Born in Canton, Ohio, and raised in Raleigh, North Carolina, Tad Walters began playing the guitar at age 12. As he was developing his guitar skill, Tad picked up the harmonica at fourteen. He was influenced by the likes of Blind Boy Fuller, Robert Lockwood, Charlie Patton, Robert Nighthawk, and John Jackson, among others, and began his professional music career with the Bob Margolin Band in 1996. In that four year period he traveled the world with the band and played with musicians like Pinetop Perkins, Hubert Sumlin, Billy Boy Arnold, Cary Bell, and others. In 2001, Tad joined the Big Bill Morganfield band and stayed until 2004. Tad is now teaching guitar and harmonica lessons and concentrating on Piedmont blues and old-time jazz with Dave Andrews.
- Lightnin’ Wells (Blues) – From Eastern NC
Mike “Lightnin'” Wells breathes new life into the vintage tunes of the 1920s and depression era America employing guitars, harmonica, ukulele, mandolin and banjo in a dynamic style, developed in over 50 years of studying and performing blues and traditional folk music. With his experience, knowledge and well- honed performance skills, Lightnin’ Wells has established himself at the forefront of the traditional blues revival. His musical style is personal and energetic yet remains true to the original root form. His goal is to entertain and educate using a variety of sources, influences and techniques to express his dedication, respect and pleasure in presenting this unique American art form.
Originally from West Virginia, he grew up in Eastern NC, immersing himself in the traditional folk music revival, and developing a strong interest in Piedmont and country blues. His style encompasses elements of the blues, country, gospel, old- time, bluegrass and folk. Mark Coltrain stated in Living Blues that, “You won’t find a more versatile musician around – able to move deftly between country blues, old-time banjo, and novelty tunes with a single pluck.” His many years of public performance began in Chapel Hill, NC in the early 1970s.
During the following decades he has presented his brand of acoustic blues throughout North Carolina, the United States and Europe. As part of his ongoing musical education, Wells sought out still living Piedmont performers, which led him later to produce the first commercial recordings of second-generation N.C. blues veterans Big Boy Henry, Algia Mae Hinton and George Higgs.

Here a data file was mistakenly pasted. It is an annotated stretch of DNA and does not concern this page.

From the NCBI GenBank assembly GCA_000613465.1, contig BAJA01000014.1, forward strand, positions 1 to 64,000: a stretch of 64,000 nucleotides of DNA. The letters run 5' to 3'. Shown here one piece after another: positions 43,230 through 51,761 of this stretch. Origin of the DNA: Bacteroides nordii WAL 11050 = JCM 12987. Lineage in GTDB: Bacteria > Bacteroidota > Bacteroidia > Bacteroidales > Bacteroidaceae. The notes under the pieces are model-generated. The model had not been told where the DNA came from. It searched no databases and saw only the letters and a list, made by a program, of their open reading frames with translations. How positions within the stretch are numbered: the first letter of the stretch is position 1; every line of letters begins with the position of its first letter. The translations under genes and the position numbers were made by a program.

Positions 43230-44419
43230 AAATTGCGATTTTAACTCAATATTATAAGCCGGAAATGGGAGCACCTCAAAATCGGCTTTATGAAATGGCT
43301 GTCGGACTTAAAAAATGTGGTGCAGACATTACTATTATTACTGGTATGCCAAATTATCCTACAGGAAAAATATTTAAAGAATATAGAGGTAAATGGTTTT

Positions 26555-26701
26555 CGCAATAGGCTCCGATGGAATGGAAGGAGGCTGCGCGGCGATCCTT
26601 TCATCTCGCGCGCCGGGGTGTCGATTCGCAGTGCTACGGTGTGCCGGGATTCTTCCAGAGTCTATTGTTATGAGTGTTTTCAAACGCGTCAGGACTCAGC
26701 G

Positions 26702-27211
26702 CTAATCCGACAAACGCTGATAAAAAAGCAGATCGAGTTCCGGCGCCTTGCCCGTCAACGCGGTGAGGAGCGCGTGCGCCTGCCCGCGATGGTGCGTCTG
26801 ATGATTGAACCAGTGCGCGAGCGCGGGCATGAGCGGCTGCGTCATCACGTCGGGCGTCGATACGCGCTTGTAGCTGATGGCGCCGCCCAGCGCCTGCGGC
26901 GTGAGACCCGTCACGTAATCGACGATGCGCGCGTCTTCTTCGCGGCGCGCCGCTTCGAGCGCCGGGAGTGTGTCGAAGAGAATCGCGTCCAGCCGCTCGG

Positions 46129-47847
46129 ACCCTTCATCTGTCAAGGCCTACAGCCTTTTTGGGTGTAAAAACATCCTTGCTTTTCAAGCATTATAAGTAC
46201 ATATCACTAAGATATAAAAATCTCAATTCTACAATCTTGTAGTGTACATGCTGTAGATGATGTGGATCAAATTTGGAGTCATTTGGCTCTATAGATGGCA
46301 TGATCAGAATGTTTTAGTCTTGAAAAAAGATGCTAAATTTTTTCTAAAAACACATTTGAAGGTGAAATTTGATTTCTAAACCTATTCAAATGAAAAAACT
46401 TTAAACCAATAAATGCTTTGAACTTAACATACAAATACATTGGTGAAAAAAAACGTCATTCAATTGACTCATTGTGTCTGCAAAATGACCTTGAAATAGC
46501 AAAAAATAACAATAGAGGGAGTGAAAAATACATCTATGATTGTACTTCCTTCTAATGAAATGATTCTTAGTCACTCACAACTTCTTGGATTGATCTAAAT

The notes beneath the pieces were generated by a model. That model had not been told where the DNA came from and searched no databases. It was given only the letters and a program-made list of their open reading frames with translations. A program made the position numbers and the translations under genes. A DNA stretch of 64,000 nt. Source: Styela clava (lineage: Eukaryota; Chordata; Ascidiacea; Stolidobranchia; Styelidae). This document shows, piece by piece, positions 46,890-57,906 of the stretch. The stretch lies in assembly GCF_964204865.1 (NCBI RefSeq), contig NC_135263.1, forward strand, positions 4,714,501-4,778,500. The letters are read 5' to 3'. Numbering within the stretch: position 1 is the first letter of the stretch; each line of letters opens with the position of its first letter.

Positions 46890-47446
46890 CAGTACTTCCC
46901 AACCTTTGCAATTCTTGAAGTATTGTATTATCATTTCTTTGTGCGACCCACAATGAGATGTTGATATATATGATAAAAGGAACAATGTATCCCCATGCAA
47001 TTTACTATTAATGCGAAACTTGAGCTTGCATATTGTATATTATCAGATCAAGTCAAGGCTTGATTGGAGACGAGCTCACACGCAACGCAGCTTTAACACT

- Bob Margolin (Blues) – From Guilford County, NC
Boston native Bob Margolin was born in 1949, but now is a neighbor, living in Guilford County. Inspired by Chuck Berry, he started playing guitar at age 15 and immediately started performing in local rock and blues bands. Margolin was hired by Muddy Waters in 1973. Muddy’s band toured the world and jammed with many great blues and rock musicians, “but the biggest thrill was playing Muddy’s Blues with him.” Muddy brought Margolin with him to special shows and recordings, when he sometimes didn’t use his whole band, to give him a familiar sound when working with other musicians.
Standard bearers for the blues come in many forms, but no one has been more steadfast in promoting and performing the blues than Bob Margolin, the guitarist extraordinaire who spent seven years on the road with Muddy Waters and has playing the blues ever since. But Margolin’s far more than a musician. He is a songwriter with a deep social conscience, he’s an educator, author and label owner, too, who works tirelessly to to keep the blues alive by promoting up-and-coming talent for future generations.
“Carolina Gospel Sunday” Jointly curated by the North Carolina Folklife Institute and the Center for Cultural Vibrancy, this program will feature four performers who will fill the performance schedule at the festival’s Lawn Stage on Sunday, September 12 from 1pm to 6pm. Performers include:
- Mangum and Company (Gospel Bass “Shout Band”) – From Charlotte, NC
Led by soaring trombones with their slides pointed heavenward, Mangum & Company is a group of outstanding musicians representing many of Charlotte, North Carolina’s United House of Prayer congregations. Shout bands are all-brass, gospel-based trombone choirs that represent a sacred musical tradition unique to United House of Prayer churches, and are central to worship services, inspiring congregants with joyous sounds of praise. The inspiration for this distinctive musical style is Psalm 150: 3-6: “Praise him with the sound of the trumpet; praise him with the psaltery and harp. Praise him with the timbrel [tambourine] and dance; praise him with string instruments and organs. Praise him upon the loud cymbals; praise him upon the high-sounding cymbals. Let everything that hath breath praise the Lord.”
- The Legendary Ingramettes (Gospel) – From Richmond, VA
Widely celebrated as the “First Family of Gospel Music” in Richmond, Virginia, The Legendary Ingramettes have been blowing the roof off performance stages for nearly six decades. The Ingramettes were originally formed by Evangelist “Mama” Maggie Ingram, born July 4, 1930, on Mulholland’s Plantation in Coffee County, Georgia, where she would later work the cotton and tobacco fields with her parents. Maggie began playing the piano and singing at an early age, and developed a great love for the church and gospel music. In 1961 Maggie moved herself and her five children to Richmond, Virginia, and there created Maggie Ingram and the Ingramettes, a family singing group that became one of the most beloved groups in Richmond’s storied gospel tradition.
Maggie passed away in 2015 at the age of 84, but the group has continued to soar, led by the powerfully incomparable singing of her oldest daughter, Almeta Ingram-Miller, who is joined by Maggie’s granddaughter Cheryl Maroney-Yancey and daughter-in-law Carrie Jackson. Backed by their rock-solid house-shaking rhythm section, the Ingramettes continue to bring the electric energy and spirit of a Sunday morning service to the performance stage.
- Jalessa Cade (Gospel) – From Elizabethtown, NC